South East Wales

Sara Ege murder case: Conviction appeal bid dismissed

Yaseen Ali Ege Image copyright Wales News Service
Image caption Yaseen Ege, seven, was beaten to death by his mother

Judges have dismissed an appeal bid by a woman who beat her son to death for failing to memorise the Koran.

Sara Ege was jailed for a minimum of 17 years at Cardiff Crown Court in January 2013 for murdering Yaseen Ege, seven.

Her lawyers argued the trial judge did not allow the jury to hear an expert report on the family pressures and "cultural norms" Asian women faced.

Three judges at London's Appeal Court rejected the argument saying there was nothing "objectionable" in the case.

Ege's trial heard she subjected Yaseen Ege to prolonged cruelty and a ferocious beating at their home in Pontcanna, Cardiff, in July 2010.

She also set fire to his body in an attempt to conceal her last fatal attack.

Firefighters called to the family's house initially thought Yaseen had died in an accidental fire.

A post-mortem examination revealed he had died of multiple injuries after being beaten with a blunt instrument some hours before the fire began.

Ege was convicted after a five-week trial during which she had pleaded not guilty to murder, claiming that her husband was responsible for Yaseen's death and had intimidated her into taking the blame.

Image copyright South Wales Police
Image caption Sara Ege, 33, was jailed for life, with a minimum of 17 years, after a five-week trial

'Overwhelming evidence'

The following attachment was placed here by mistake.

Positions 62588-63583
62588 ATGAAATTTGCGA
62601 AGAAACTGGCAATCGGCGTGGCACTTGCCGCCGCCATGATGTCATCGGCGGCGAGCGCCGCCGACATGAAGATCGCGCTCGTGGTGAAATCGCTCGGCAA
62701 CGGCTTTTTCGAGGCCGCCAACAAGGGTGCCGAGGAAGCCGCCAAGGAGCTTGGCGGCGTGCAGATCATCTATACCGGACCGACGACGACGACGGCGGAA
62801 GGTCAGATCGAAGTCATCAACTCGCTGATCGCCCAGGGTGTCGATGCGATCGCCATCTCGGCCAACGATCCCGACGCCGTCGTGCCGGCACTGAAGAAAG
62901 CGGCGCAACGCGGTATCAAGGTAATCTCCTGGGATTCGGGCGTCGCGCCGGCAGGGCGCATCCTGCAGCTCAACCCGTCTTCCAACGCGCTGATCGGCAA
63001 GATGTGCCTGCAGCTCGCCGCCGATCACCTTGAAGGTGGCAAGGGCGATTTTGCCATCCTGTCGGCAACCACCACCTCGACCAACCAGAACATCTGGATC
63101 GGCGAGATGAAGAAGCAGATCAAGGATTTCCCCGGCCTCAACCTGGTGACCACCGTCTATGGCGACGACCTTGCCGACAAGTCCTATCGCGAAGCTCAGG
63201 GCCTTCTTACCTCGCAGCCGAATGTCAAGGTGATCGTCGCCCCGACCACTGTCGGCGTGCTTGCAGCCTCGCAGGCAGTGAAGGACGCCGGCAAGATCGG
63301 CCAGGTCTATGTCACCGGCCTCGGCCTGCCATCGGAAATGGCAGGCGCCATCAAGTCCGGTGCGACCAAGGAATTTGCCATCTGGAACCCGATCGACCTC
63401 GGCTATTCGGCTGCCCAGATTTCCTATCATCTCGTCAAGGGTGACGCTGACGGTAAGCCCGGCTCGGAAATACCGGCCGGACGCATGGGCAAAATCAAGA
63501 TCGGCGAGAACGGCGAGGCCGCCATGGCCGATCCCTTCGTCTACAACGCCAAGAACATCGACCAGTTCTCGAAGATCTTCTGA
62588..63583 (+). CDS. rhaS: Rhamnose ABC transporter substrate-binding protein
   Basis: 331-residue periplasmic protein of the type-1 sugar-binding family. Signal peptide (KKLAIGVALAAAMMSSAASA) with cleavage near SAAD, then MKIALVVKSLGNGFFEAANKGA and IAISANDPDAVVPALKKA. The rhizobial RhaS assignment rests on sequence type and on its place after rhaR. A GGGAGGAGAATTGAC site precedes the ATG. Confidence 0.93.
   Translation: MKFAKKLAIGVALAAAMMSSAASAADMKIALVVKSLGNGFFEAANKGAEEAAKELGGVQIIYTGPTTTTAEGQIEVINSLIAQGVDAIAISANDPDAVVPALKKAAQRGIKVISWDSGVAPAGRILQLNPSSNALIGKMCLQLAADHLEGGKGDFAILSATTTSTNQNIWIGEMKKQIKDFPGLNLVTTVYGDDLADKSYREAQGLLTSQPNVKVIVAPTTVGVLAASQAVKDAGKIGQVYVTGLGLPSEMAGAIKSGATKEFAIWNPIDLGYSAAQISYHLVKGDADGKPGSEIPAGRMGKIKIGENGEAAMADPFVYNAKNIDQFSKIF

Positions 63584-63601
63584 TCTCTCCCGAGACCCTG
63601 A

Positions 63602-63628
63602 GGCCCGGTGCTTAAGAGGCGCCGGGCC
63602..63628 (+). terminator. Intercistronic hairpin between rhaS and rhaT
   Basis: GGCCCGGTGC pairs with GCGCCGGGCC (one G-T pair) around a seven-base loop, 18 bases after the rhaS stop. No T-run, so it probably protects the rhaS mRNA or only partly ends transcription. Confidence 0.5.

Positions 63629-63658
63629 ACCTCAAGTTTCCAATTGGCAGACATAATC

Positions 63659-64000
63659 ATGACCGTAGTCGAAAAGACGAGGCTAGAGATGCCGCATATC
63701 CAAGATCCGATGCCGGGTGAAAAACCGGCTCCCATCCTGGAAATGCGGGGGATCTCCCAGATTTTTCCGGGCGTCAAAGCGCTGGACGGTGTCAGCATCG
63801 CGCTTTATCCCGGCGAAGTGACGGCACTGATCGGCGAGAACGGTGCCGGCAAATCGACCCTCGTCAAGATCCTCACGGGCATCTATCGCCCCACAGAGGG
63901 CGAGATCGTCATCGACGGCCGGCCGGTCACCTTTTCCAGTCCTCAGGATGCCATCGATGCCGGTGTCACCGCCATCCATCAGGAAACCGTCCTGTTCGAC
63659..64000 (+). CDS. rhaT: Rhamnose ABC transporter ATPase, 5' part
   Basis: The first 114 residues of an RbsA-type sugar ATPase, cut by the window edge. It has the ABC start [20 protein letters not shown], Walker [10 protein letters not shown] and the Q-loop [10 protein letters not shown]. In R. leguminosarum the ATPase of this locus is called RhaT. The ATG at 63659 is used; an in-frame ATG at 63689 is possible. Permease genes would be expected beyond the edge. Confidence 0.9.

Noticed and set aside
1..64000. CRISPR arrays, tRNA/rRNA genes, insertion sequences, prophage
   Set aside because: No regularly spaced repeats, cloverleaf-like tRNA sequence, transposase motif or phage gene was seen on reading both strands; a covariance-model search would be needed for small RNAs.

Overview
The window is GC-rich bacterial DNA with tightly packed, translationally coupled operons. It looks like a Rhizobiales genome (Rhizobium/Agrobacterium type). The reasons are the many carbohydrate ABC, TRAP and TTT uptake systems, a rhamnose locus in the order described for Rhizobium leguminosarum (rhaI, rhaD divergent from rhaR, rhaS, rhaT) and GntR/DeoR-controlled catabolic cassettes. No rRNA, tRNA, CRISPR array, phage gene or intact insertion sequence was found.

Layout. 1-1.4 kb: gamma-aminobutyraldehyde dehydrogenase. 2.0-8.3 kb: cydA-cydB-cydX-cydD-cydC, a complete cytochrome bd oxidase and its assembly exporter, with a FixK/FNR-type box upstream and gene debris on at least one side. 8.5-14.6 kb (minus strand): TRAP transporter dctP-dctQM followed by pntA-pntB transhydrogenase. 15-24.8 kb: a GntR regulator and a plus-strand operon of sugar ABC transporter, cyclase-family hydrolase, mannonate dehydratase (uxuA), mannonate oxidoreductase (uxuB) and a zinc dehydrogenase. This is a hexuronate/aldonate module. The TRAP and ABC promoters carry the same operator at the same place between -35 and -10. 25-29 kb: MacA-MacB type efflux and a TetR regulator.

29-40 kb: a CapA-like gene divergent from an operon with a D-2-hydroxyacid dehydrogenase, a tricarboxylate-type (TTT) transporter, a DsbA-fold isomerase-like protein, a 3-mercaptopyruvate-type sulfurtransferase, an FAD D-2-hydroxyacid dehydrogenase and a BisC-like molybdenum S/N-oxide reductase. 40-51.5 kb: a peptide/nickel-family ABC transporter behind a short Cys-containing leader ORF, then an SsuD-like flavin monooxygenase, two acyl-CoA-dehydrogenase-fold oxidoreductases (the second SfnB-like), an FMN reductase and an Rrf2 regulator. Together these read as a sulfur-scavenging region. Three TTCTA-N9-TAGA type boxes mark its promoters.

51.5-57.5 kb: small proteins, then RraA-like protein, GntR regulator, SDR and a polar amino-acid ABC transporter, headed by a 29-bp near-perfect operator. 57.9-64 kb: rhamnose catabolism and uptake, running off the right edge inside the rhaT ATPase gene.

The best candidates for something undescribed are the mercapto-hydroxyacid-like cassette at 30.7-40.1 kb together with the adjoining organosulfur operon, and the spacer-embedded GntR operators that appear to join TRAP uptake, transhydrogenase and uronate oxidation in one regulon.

Yaseen's father, Yousuf Ege, a taxi driver, was cleared of allowing the death of a child by failing to protect him.

Sara Ege was also found guilty of perverting the course of justice and was given a four-year sentence for that crime.

The three appeal court judges, Lady Justice Rafferty, Mr Justice Cranston and Mr Justice Stewart, said there were no "arguable grounds" to suggest the Ege's convictions were "unsafe".

Ege's barrister, Amjad Malik QC, applied to appeal against her convictions, arguing his client did not receive a fair trial because the judge erred in refusing to allow the expert report to be placed before jurors.

Mr Malik said the jury "was not able to understand those issues relating to shame and honour" within Ege's family.

But Lady Justice Rafferty said there was overwhelming evidence against Ege to support the convictions.

She said: "We do not consider that there are arguable grounds to suggest that the convictions are unsafe.

"While we are grateful to Mr Malik, the renewed application to appeal is refused."

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